Biden seeks economic framework for Indo-Pacific to counteract China

Washington, Oct 27 (EFE).- President Joe Biden said Wednesday that he intends to develop an “economic framework” for the Indo-Pacific, a policy about which he offered few details that which would appear to be a new step in his strategy of counteracting the growing strength of China.

Biden made the announcement during his virtual participation in the East Asia summit organized within the framework of the meeting of the Association of South East Asian Nations (ASEAN) and external partners, and which this year is being held virtually due to the Covid-19 pandemic.

Biden “announced that the United States will explore with partners the development of an Indo-Pacific economic framework,” the White House said in a statement after the president addressed the summit, which was closed to the press.

That framework “will define our shared objectives around trade facilitation, standards for the digital economy and technology, supply chain resiliency, decarbonization and clean energy, infrastructure, (and) worker standards,” the White House said.

The framework will also allow discussion of “other areas of shared interest,” including infrastructure and standards for workers.

The White House did not immediately provide additional details about what this economic framework will entail or whether it would include the preparation of a new multilateral trade agreement, four years after former President Donald Trump withdrew the US from the Trans-Pacific Partnership.

Since he took office in January, Biden has avoided committing himself to any negotiations on a trade treaty nd has preferred to focus on revitalizing the US economy.

Some experts, however, have warned that the US is allowing China to have a clear road, and last year Beijing – along with 50 other nations – signed the world’s largest free trade treaty known as the Regional Comprehensive Economic Partnership (RCEP).

Aaron Connelly, an expert on Southeast Asia at the International Institute for Strategic Studies, said on Twitter that Biden’s announcement will “probably” help reduce the criticism that the White House does not have a response to China on the economic level.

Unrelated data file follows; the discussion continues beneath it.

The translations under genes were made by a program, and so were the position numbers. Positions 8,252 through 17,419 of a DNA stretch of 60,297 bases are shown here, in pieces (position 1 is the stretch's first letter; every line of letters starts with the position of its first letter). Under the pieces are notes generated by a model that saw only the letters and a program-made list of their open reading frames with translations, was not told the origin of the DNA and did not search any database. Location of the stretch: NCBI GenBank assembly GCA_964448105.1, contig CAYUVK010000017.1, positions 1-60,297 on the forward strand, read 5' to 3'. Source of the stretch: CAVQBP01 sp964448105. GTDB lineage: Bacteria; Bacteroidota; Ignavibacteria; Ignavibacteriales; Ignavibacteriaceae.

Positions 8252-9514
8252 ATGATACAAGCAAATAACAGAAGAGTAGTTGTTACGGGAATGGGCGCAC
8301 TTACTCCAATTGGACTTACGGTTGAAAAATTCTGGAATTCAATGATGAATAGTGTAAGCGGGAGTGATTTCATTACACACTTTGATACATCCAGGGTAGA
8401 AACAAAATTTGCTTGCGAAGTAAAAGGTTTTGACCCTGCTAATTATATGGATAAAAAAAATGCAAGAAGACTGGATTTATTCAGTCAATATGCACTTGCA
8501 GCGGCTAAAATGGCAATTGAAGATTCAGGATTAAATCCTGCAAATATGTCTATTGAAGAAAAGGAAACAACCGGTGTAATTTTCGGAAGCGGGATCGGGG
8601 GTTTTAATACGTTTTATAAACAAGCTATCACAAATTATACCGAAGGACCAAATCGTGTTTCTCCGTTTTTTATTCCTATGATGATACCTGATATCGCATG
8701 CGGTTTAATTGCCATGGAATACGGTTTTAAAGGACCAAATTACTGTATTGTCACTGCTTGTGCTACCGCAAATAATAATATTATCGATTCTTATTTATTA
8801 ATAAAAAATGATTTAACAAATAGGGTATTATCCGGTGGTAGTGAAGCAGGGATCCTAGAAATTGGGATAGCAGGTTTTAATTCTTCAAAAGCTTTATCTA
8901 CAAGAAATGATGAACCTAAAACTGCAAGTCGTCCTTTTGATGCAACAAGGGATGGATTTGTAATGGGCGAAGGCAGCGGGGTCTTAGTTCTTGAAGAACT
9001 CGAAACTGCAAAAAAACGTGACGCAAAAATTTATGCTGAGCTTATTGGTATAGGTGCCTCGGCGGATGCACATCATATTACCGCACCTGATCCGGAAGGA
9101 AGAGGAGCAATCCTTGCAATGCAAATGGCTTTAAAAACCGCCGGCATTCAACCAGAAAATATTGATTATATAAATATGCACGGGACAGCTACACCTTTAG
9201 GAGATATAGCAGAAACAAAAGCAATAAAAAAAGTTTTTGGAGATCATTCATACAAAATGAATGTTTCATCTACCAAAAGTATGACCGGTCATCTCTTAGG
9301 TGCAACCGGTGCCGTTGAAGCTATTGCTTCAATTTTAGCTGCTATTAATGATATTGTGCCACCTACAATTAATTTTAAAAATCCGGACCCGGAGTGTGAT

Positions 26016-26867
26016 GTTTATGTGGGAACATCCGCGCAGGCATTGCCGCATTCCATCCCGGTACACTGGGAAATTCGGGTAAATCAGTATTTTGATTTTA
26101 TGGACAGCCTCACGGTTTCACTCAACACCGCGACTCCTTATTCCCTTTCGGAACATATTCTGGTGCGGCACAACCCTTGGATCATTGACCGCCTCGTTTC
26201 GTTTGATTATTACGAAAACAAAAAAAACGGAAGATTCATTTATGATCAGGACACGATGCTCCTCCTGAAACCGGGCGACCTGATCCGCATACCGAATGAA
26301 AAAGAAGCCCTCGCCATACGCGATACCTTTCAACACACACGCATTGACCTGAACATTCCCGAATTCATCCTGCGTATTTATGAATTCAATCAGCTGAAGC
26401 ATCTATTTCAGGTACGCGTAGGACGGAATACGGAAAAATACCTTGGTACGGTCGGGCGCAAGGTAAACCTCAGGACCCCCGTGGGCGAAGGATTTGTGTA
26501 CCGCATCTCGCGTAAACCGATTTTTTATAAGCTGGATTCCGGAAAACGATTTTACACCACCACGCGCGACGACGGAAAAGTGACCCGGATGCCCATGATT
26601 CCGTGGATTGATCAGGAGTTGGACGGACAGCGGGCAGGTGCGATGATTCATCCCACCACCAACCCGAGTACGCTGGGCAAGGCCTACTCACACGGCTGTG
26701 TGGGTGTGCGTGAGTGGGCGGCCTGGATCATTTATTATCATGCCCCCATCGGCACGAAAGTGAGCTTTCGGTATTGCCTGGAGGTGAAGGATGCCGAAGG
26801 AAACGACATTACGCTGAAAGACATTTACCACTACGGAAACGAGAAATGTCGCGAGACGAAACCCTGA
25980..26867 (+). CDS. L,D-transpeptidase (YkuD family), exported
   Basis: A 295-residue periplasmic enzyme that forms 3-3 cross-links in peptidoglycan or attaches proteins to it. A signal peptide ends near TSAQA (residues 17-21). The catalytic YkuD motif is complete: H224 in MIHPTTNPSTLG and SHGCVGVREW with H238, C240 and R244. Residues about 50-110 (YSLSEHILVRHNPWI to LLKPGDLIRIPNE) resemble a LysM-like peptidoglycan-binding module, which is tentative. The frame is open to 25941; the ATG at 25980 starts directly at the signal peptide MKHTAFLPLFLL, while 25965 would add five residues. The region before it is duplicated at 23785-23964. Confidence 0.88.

What the White House has promised is next year to present an initiative, which has the backing of the G7, to invest in the infrastructures of developing countries in Latin America and the Caribbean, Africa and the Indo-Pacific and which will be called the “Build Back Better for the World” program.

In his participtation at the East Asia summit, Biden also “reiterated the US commitment to the international rules-based order and expressed concern over threats to that order. He made clear that the United States will continue to stand with allies and partners in support of democracy, human rights, rule of law, and freedom of the seas,” the White House said.

Participating in the summit were the leaders of the US, China, India, Russia, Japan, South Korea, Australia and New Zealand, as well as almost all the ASEAN partner countries: Brunei, Cambodia, The Philippines, Indonesia, Laos, Malaysia, Singapore, Thailand and Vietnam.

The only ASEAN partner not attending the summit was Myanmar, or Burma, which was banned by the group due to the reluctance of the ruling military junta to adhere to the agreements reached in April within the multilateral organization to resolve the profound crisis in that country after the Feb. 1, 2021, coup d’etat.

Related Articles

Back to top button